Sitting on my shelf is also a copy of Kevin Vanhoozer’s The Drama of Doctrine: A Canonical Linguistic Approach to Christian Theology. This book was very useful to me in seminary. I am looking forward to having my own copy and reading it in its entirety.
Zondervan has been kind enough to send me an advanced copy of Jason Boyett’s newest book, O Me of Little Faith: True Confessions of a Spiritual Weakling, for review. After reading the introduction and first chapter I already have mixed feelings about the work. On one hand I find the vulnerability and honesty admirable, on the other hand there are already serious methodological, theological, and philosophical flaws. I do not want to come to any premature conclusions, so after I finish reading it, I will post a some thoughts.
Another book on my immediate reading list is Christian Smith’s treatise on young adult spirituality, Souls in Transition: The Religious and Spiritual Lives of Emerging Adults. I am hoping this book will provide some cultural insight into current trends in spirituality. My goal is to gain tools to understand and communicate the gospel to young adults.
Finally, I am giving in to the myriad of recommendations and reading T. David Gordon’s Why Johnny Can’t Preach: The Media Have Shaped the Messengers. I have read recommendations for this book from David Nelson, Kevin DeYoung, J. D. Greear, and many others. I figured I might as well peruse this little paperback and see what all the fuss is about.
I mentioned “Relevant Magazine” in the previous blog post and figured I’d officially give them an unofficial public recommendation. I have been subscribing to Relevant for more than a year now (you can read the mag online for free). I have been consistently impressed by the content and presentation. The magazine is often hilarious, usually objective (sometimes low on discernment), and deeply connected with contemporary culture. Where else can you find articles by John Piper and Rob Bell or Brian MacLaren and Mark Driscoll? Who else offers their thoughts on social justice and premarital sex or the merits of Hip-Hop Judaism or the resurgence of midwestern, basement manufactured synth pop? Exactly. You need some Relevant Magazine in your life!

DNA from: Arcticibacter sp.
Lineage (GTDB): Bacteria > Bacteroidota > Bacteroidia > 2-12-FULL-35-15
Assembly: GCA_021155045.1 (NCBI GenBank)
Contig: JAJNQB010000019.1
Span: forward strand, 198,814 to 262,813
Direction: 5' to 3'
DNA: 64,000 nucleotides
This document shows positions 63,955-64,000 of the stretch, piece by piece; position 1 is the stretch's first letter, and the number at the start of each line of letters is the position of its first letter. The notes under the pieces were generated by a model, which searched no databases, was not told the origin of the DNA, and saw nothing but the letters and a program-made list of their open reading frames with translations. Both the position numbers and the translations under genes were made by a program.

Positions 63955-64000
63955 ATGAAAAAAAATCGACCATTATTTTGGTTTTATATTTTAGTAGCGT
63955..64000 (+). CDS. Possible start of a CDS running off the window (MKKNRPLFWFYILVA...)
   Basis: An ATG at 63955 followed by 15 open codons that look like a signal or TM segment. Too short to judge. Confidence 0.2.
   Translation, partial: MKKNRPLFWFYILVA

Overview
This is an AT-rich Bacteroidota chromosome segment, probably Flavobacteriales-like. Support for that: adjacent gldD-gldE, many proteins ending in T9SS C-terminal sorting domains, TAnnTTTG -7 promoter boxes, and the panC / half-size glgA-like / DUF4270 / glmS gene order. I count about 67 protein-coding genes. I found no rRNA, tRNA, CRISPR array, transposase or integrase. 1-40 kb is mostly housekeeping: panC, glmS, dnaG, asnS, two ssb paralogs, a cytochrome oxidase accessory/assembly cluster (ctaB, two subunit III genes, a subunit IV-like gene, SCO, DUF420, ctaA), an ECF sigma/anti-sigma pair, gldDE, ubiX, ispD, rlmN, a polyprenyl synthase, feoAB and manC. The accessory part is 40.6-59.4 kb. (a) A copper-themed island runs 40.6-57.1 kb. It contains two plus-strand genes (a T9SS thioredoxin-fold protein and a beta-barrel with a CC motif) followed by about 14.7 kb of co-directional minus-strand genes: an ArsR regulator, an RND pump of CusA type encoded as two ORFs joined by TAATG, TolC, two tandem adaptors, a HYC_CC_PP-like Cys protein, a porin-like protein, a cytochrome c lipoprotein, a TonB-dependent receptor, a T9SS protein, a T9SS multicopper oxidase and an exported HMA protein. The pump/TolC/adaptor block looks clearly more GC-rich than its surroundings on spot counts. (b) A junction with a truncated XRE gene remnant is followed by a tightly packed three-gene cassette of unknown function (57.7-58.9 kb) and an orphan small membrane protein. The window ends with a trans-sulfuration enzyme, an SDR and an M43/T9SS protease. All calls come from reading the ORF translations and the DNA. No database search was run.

Anyone interested in “progressive culture” and the views of many young evangelicals would do well to subscribe to this magazine. I promise, you will be “cooler” for it. Further, their website is very impressive with interactive content, streaming music, and a hilarious (occasionally insightful) news “slice” feed. I think my favorite supplement to the bi-monthly magazine publication is the weekly free podcast. The podcast is like listening to a group of friends engaging in random conversation (e.g., punching whalesharks, the impending chimpocalypse, etc.). The podcast also features insightful interviews with Christian personalities, artists, and musicians as well as hilarious listener games and a guide to new music and movie releases. Give it a try!